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Pushing Pedals: London Road Cycle Lanes – We Must Find a Way

Published on: 29 Jan, 2023
Updated on: 1 Feb, 2023

This is the regular column on local cycling by the Guildford Bicycle User Group (G-BUG). Its vision is to make cycling in Guildford safer, more convenient and fun. Members share a passion for making the borough more accessible through increased cycling.

By Doug Clare

G-BUG committee member

I cycled from the town centre on Tuesday evening, January 5 to George Abbott expecting to find a small meeting with maybe 20 concerned people and was astounded to find a packed hall with some 350 people bulging out of the doors. I started to sense that maybe there was some opposition to the proposed London Road Cycle Lanes!

The meeting on January 5 was hostile to the disruption to be caused by SCC’s London Road cycle lane proposals.

But somebody had to speak up for cycling so I made my presence known to the meeting’s chair, Anne Milton, as a G-Bug member and was given a microphone!

We are not going to solve Guildford’s traffic problems or stop the frequent gridlock without embracing active travel, both walking and cycling. But to do that, we need a safe cycle network.

That’s me, Doug Clare, with the microphone addressing the Burpham public meeting.

Guildford’s cycle lanes are totally inadequate. GBC’s own assessment in May 2020 said the “current level of quality [of cycleways] is not suitable for less confident cyclists, let alone encouraging people who do not currently cycle to start”.

If it doesn’t improve, people will not cycle. We need cycle infrastructure designed such that a 12-year-old with Bikeability 2 capability will be safe.

Tom Page of Cycle UK, said he had been clipped by a car on this narrow cycle lane on the London Road (see Pedestrian and Cycle Paths Improved But Still Poor Relation to Roads September 2020).

If they can achieve this in London, Cambridge and Bristol then surely we can do it here in Guildford?

The Guildford Cycling Vision is for the gyratory or hub to be redesigned under the Town Centre Master Plan to be safe for cyclists and then for every A road or spoke leading out of the centre to have segregated cycle lanes.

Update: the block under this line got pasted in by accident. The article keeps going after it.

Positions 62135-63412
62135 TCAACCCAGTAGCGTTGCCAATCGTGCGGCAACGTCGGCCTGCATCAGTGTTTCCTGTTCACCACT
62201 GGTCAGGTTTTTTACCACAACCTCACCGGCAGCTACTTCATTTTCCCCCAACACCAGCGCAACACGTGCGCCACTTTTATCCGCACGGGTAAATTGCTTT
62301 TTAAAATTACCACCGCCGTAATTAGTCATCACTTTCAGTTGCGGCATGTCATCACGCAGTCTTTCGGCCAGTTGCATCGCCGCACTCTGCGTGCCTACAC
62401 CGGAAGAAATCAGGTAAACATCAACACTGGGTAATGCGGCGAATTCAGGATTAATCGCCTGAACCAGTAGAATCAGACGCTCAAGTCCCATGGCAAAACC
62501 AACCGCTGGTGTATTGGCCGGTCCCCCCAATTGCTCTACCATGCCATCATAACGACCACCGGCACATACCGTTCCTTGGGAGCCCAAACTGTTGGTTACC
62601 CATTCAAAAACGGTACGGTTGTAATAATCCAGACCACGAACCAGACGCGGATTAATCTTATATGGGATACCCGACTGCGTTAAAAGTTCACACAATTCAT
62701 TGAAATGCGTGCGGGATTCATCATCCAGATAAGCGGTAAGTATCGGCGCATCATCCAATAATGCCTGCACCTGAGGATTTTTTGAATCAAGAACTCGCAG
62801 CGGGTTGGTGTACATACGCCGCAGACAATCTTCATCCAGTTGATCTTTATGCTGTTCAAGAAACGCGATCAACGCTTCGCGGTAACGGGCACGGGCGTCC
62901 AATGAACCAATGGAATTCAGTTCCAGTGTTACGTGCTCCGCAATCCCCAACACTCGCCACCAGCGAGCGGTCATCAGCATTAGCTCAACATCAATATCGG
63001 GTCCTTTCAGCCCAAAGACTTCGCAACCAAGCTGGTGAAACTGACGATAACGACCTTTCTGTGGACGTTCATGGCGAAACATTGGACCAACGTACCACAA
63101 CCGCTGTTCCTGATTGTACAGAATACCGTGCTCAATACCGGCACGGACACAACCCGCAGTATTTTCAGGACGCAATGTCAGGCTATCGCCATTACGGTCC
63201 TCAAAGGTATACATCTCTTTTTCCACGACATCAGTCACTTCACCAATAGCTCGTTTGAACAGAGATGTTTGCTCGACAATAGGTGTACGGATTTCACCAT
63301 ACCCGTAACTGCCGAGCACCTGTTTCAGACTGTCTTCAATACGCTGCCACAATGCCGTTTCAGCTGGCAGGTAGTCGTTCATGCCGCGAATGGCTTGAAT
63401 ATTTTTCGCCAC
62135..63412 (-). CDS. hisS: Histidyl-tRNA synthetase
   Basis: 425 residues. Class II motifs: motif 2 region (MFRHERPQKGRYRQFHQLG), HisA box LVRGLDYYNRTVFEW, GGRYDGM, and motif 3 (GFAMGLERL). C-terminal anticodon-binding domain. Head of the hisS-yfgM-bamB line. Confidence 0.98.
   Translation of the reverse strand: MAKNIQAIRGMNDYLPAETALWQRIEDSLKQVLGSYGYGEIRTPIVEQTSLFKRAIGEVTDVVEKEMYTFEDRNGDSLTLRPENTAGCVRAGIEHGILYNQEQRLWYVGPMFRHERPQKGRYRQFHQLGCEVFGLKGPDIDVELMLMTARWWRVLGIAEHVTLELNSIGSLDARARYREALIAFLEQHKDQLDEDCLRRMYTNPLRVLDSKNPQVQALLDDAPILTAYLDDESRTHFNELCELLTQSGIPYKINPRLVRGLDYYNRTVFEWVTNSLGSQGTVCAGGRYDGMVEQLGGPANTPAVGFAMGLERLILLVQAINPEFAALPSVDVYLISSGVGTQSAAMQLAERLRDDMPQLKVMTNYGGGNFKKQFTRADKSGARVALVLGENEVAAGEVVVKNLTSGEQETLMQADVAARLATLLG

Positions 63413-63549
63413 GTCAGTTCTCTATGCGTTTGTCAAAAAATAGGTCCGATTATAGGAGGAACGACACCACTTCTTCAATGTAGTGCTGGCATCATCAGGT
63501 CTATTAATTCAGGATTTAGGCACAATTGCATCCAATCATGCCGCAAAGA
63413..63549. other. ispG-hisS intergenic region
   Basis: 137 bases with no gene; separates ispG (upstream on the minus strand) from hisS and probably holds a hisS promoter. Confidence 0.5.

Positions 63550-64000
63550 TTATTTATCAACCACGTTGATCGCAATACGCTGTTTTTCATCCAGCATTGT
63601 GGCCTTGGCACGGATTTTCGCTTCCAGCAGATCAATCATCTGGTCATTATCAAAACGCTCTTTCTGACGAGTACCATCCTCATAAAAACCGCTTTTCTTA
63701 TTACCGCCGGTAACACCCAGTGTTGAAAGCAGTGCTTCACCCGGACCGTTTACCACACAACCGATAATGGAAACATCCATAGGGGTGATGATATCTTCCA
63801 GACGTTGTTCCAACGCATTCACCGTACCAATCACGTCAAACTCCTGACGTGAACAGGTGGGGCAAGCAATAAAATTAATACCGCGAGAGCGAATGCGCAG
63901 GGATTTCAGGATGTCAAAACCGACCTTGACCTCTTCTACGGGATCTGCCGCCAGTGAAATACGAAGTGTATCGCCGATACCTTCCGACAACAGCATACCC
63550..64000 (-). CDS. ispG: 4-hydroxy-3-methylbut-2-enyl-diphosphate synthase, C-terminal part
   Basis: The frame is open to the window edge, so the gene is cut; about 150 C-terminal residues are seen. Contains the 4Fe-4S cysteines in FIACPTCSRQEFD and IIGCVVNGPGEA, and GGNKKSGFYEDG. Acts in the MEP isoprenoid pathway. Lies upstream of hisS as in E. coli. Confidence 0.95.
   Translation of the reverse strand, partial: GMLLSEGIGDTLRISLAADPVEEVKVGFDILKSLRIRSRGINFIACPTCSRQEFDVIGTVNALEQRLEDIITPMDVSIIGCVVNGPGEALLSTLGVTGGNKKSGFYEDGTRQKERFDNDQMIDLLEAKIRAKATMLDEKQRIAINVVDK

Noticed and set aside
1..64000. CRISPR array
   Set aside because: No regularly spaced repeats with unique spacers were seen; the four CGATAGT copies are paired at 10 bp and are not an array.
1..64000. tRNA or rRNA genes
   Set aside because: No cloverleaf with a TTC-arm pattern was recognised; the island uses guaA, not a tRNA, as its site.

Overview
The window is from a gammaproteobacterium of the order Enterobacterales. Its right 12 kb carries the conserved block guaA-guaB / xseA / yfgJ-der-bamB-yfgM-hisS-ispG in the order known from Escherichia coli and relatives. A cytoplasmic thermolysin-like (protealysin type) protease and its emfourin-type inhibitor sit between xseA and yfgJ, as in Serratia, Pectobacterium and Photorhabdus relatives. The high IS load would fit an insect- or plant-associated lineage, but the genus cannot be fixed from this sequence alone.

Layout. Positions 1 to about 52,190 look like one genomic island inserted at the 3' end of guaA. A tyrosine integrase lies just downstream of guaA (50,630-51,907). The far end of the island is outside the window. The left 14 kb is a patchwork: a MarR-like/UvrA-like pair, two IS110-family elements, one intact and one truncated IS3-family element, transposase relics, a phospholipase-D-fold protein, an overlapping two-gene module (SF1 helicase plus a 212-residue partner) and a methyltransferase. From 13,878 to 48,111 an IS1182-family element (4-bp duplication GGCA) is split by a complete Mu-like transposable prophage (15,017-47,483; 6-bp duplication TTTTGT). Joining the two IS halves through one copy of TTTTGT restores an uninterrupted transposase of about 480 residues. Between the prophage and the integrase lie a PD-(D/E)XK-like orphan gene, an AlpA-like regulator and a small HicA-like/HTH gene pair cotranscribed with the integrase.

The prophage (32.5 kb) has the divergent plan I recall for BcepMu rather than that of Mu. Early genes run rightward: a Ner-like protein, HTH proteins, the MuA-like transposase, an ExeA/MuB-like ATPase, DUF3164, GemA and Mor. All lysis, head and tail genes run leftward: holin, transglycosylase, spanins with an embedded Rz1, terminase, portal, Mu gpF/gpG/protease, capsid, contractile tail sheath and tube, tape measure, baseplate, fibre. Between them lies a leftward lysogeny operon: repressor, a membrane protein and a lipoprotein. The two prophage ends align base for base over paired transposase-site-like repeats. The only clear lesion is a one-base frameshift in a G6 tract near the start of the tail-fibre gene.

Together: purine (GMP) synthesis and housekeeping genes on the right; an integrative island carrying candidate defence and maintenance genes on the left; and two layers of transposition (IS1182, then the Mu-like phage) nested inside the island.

Not just London Road but Epsom Road, Shalford Road, Portsmouth Road, Aldershot Road, and Woking Road.

It will be fantastic for Guildford when it is done.

There will be some disruption and that must be minimised. The seven months quoted by SCC for the London Road works seemed excessive. But we should be looking at the bigger picture.

With a complete network constructed, people will see that cycling is safe and, as in London, many will change the way they travel and leave the car at home.

We have been offered funding to make our roads safer and more inclusive. We must not turn down this chance.

We badly need the London Road cycle lanes and to expand the cycle network one road at a time.

Build safe cycle paths and the cyclists will come.

Please sign up to or G-BUG – Facebook and join hundreds of fellow cyclists in Guildford.

See ‘Madness’ For London Road Scheme To Go Ahead Against Huge Opposition Says SCC Leader

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Responses to Pushing Pedals: London Road Cycle Lanes – We Must Find a Way

  1. Bibhas Neogi Reply

    January 30, 2023 at 10:06 am

    The big question: is it necessary to create dedicated cycle lanes by reducing traffic lanes to 3.0m wide but keeping the speed limit to 30mph?

    Is it any safer for traffic at 30mph to pass cyclists within these cycle lanes? The answer must be no. Surely 1.5m clearance when passing cyclists would not be possible in most cases. To create this space, traffic has to cross over to the other side but opposing traffic cannot move over sufficiently because they cannot cross the white line of dedicated cycle lane. In my view a recipe for accidents waiting to happen if the scheme goes ahead.

    Surrey Highways needs to review the design and audit road safety of their proposed scheme.

    I have suggested an alternative solution. Please see my comments in

  2. Bibhas Neogi Reply

    February 1, 2023 at 11:59 am

    I was expecting some reaction from G-BUG. Do they think the proposed dedicated cycle lanes are safe?

  3. Tom Danforth Reply

    February 1, 2023 at 3:41 pm

    No. The speed limit should – and will be – 20mph. Which is, in any event, merely aspirational in most of the fume-filled gridlocked road network of Guildford.

  4. Julia Shaw Reply

    February 3, 2023 at 12:57 pm

    I thank Doug Clare for speaking up for cycling. I can’t wait to use these cycle paths with my children when they are built. I cycled down London Road once and found the narrow cycle lanes and busy traffic right next to my shoulder terrifying. I certainly wouldn’t let my kids cycle down London road as it is now.

    I think it is important that segregated cycle paths, separate from the traffic and up at footpath level are built to make people feel safe, as is the design for the London Road scheme.